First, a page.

From FIGS. 2 and 3, it can be seen that increasing the number of input variables increases the accuracy of estimated body measurements and those chosen in the present invention are believed to produce a good compromise between accuracy and easy of use for customers. The input variables requested are often known by heart or at least easily determined without specialist help. In FIG. 4, the effects of including age A in a predictor rule can be seen to improve the results of the prediction of FIG. 3.
 After selecting the input variables A, W, H, C, the next step in developing the present invention is to build up the predictive model and its associated rules. The predictive model is based on regression techniques. Such regression techniques are aimed at establishing mathematical relationships between variables for predictive purposes, providing a significant sample of cases is gathered. The relationships are formalised as functions that describe how one dependent variable reacts when an independent variable is changed. The functions that are chosen are those that on average best describe the relationship between variables.
 Of course, the functions only approximate the average behaviour of the population and, although the prediction is generally satisfactory in most cases, an error can often be noticed when comparing the prediction with the actual value. The selected functions are the ones that minimise the absolute error between actual sample values and values calculated using the regression function. The techniques must be “multiple regression” because it is necessary to deal with several variables, e.g. four independent variables (age A, weight W, height H, and collar size C) and several variables dependent on them, i.e. the predicted body measurements of chest circumference, waist circumference, arm circumference, wrist circumference, shoulder length, arm length; back length plus optionally belly girth.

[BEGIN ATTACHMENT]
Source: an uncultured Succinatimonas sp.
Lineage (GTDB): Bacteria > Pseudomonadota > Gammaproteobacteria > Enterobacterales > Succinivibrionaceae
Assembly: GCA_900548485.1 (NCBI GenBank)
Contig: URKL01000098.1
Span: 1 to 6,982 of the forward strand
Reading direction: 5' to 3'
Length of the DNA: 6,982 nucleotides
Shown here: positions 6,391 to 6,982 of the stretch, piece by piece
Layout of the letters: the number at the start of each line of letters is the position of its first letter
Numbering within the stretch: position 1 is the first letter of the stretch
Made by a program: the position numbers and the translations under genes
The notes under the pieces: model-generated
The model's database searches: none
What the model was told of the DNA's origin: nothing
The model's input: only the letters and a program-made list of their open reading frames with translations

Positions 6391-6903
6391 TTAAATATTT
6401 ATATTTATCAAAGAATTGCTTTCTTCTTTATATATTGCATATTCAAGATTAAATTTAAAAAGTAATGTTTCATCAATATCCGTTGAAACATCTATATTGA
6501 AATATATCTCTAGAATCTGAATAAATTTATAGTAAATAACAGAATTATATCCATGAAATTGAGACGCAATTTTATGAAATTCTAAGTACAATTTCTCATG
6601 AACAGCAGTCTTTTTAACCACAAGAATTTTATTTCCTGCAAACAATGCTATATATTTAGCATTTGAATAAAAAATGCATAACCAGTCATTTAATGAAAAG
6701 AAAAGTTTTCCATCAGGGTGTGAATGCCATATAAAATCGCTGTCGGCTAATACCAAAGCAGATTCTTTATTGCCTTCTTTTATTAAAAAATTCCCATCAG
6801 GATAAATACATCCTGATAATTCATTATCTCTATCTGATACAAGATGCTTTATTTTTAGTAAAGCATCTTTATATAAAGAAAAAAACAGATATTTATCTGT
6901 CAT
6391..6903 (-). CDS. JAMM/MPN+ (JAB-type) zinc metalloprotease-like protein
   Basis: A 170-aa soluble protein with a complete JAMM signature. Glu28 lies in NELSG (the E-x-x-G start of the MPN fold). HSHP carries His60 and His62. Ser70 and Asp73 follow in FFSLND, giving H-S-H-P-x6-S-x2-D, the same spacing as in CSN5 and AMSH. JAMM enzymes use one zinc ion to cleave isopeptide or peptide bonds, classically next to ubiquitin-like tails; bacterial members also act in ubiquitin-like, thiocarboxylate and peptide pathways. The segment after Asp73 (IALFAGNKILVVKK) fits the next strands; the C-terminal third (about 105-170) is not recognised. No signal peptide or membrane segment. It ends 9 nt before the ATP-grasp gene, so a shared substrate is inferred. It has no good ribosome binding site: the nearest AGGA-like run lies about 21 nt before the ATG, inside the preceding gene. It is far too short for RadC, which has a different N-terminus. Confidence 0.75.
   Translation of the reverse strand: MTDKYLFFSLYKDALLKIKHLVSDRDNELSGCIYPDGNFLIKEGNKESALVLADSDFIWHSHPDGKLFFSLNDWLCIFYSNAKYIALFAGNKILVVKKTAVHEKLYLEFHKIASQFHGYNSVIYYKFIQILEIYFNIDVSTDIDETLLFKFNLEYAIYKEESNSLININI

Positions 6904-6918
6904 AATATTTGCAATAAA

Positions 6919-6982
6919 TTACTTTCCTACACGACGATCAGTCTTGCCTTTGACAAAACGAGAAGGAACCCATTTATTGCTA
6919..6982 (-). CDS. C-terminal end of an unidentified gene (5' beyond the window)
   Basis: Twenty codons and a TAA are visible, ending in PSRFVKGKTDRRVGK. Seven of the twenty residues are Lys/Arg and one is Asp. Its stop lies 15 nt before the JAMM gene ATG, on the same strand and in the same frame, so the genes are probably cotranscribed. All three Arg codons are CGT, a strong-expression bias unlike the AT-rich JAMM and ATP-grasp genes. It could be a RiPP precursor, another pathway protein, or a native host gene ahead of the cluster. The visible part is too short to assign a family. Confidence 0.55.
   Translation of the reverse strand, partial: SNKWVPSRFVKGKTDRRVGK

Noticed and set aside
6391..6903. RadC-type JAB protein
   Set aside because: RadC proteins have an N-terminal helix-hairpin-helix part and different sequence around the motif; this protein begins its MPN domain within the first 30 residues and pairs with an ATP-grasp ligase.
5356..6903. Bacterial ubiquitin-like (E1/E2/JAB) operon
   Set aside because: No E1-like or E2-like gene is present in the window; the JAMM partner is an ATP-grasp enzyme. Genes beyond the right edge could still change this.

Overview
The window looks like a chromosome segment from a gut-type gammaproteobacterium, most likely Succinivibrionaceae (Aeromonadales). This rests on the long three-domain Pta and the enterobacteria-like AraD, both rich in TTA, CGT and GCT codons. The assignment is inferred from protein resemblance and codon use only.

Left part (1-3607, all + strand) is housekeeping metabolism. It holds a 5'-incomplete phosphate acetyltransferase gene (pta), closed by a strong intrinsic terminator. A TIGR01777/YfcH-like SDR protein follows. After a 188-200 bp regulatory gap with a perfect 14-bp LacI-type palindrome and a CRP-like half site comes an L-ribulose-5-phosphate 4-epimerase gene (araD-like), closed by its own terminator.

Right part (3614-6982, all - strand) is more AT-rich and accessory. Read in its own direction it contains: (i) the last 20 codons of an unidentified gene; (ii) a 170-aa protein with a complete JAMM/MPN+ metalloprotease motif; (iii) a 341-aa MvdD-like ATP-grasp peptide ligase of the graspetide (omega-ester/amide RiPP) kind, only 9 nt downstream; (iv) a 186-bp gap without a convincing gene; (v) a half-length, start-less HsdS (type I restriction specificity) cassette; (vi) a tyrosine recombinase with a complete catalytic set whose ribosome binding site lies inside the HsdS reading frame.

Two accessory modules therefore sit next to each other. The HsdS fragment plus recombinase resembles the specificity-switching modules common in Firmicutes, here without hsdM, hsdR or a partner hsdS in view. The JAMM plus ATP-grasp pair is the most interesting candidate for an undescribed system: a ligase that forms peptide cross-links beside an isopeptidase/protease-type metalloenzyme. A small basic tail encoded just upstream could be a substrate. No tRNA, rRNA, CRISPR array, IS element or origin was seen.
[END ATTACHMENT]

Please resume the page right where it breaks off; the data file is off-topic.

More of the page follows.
Many multiple regression techniques would give close results in the present application. However, a linear multiple regression generally gives robust models and should preferably be chosen if the relationships between variables is roughly speaking linear. In order to tell if the relationship is linear or not, it is convenient to use standard statistical software packages that are available on the market, like SAS, SPSS, STATISTICA or others, that provide interactive graphical exploration of data facilities. In the case of the present invention, the software used was WINIDAMS. Using this software, the isolation of the relationships between couples of variables gives plots similar to those shown in FIG. 5.
 On these charts, the dependent variables are plotted against the independent variables. It is apparent that, although these charts are very useful, they only provide a partial view of the population's behaviour because they are only two-dimensional. In fact, we are interested by the multidimensional relationships between independent and dependent variables. In FIG. 5, it can be seen in some cases that there seem to be linear relationships (arm circumference against weight), non-linear relationships (arm circumference against age looking banana-shaped) and some rather undefined relationships (wrist girth against body height indicating a very loose correlation, if any).
 In order to convert non-linear relationships to linear ones, it is necessary to introduce some variable changes. It can be seen that all relationships seemed to belong to the linear or undefined type, except when age A was involved. This is quite logical, as some body dimensions may grow with age up to a certain number of years and then decrease with the progression of age. For example, height and related body measurements such as leg length often fall into this category. To deal with a curve-shaped relationship, such as that between arm circumference and age, the predictor rules introduce for example the square of age as a dependent variable. This allows the approximation of the curve by a second-degree polynomial curve.